Anti-Spyware Coalition Defines Spyware Guidelines
The Anti-Spyware Coalition (ASC), an alliance of technology companies and public interest groups, unveiled its final, consensus definition of spyware, which was developed by coalition members including major anti-spyware companies, software developers and public interest groups. The definitions were further shaped by almost 400 comments submitted by organizations and individuals. The final document will serve as the foundation for all of the coalition’s future anti-spyware efforts.
The coalition announced the first of those efforts today: an ASC “risk modeling” document that outlines the criteria anti-spyware vendors use to determine whether to identify a piece of software as “spyware.” Doing so will help users better understand how the products that protect their computers work, as well as offering anti-spyware companies guidelines for their own proprietary rating processes, but still keeping a robust marketplace for anti-spyware technologies.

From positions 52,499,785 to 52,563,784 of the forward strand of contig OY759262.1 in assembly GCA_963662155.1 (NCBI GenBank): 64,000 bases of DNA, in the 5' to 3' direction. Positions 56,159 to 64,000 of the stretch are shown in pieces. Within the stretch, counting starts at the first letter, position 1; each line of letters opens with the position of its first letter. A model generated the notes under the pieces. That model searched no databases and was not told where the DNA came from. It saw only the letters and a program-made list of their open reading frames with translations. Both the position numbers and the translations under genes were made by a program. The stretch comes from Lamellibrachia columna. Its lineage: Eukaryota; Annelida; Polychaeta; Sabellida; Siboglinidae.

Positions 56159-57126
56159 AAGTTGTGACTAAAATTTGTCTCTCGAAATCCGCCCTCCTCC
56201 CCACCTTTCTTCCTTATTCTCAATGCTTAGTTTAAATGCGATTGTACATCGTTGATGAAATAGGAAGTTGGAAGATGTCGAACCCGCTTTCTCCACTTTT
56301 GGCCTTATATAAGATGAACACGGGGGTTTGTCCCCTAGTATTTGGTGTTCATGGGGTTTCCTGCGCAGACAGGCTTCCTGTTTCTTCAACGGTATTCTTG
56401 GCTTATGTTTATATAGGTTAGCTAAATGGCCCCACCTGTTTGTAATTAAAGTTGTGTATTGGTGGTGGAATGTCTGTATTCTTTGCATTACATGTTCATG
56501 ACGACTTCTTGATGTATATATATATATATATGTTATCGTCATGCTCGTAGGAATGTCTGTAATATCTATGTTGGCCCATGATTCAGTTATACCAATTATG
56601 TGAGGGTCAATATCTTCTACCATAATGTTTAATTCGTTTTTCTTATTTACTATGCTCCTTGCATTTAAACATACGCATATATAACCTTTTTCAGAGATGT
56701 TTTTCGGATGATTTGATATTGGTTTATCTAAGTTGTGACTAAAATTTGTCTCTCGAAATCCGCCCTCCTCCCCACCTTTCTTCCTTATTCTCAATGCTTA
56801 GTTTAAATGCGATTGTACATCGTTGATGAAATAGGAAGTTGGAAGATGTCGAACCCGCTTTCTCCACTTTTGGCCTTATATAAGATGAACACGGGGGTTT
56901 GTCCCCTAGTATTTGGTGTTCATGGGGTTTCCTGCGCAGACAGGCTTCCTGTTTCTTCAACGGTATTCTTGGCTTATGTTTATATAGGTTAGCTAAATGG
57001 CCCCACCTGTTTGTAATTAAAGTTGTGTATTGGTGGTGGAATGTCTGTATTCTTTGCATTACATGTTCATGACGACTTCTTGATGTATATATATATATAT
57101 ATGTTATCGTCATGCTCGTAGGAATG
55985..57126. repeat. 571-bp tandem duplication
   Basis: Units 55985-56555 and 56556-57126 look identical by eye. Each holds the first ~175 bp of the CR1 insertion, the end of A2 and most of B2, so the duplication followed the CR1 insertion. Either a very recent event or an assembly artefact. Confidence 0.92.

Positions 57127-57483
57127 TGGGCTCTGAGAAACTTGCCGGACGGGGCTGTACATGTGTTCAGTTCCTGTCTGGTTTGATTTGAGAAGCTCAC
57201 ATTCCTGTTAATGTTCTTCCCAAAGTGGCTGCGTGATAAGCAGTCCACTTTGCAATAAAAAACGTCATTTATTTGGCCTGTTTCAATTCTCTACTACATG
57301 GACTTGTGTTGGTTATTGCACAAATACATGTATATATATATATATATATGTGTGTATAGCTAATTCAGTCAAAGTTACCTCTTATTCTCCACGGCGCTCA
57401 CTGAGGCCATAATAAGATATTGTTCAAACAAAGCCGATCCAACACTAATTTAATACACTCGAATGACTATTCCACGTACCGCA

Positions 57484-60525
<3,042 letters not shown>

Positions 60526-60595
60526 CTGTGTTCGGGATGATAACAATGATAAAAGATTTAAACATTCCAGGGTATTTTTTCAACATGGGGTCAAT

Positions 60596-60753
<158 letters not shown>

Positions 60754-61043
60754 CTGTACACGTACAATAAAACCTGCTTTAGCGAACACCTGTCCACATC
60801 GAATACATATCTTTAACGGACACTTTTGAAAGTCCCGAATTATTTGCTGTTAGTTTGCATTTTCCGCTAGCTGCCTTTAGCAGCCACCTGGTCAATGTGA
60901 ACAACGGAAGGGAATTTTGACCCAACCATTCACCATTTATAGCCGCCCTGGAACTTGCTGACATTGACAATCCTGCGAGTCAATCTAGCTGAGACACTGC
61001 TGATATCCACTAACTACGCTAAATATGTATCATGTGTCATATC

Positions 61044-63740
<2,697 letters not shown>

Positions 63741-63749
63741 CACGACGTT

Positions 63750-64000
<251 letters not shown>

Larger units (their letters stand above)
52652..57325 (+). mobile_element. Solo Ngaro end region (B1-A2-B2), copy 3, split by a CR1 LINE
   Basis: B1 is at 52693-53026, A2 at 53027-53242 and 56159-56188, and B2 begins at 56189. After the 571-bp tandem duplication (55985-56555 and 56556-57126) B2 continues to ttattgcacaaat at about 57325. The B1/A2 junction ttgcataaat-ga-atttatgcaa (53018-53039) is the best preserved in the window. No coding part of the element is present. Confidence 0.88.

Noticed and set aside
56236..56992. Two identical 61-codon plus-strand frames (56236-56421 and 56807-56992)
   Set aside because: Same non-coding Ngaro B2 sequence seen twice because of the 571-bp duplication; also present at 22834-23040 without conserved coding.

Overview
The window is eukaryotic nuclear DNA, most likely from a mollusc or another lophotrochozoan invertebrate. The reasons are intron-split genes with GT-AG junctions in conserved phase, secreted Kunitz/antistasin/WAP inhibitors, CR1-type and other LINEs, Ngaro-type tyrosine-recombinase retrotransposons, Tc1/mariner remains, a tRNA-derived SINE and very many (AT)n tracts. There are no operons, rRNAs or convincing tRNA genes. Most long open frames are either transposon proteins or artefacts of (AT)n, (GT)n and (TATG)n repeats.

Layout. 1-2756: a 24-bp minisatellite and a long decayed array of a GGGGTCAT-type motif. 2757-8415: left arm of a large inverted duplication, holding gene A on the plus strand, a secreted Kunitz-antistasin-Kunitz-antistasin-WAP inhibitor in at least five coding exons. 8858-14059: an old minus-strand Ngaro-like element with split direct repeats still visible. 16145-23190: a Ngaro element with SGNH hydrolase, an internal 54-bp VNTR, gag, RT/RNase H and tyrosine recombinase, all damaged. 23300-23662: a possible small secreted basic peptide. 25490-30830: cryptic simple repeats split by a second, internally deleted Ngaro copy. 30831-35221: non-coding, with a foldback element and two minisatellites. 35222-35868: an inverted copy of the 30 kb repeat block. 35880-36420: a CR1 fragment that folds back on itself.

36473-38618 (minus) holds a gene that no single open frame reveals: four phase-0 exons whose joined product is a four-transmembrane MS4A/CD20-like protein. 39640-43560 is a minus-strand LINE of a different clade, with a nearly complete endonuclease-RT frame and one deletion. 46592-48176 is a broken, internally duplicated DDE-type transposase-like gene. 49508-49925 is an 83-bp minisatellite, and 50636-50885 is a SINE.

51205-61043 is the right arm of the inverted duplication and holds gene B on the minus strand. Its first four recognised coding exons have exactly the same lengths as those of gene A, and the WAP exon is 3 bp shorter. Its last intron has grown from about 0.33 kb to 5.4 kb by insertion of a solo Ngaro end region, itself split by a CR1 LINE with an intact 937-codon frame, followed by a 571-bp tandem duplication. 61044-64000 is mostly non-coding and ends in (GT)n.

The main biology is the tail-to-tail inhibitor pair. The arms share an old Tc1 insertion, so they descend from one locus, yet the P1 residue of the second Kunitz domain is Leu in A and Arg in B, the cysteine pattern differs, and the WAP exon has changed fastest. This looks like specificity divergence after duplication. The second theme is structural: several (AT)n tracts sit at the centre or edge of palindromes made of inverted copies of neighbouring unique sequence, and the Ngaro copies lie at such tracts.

“Thanks to the exceptional commitment of the organizations and companies that formed the ASC, we’ve accomplished a great deal in a short amount of time,” said Ari Schwartz, Associate Director of the Center for Democracy and Technology, which has led the work of the group. “The spyware definitions give those of us united in the battle against spyware a common language, while the risk-modeling document clearly lays out the behaviors that make certain software dangerous. These developments move us closer to a world in which consumers have the upper hand over those who create malicious, unwanted technology.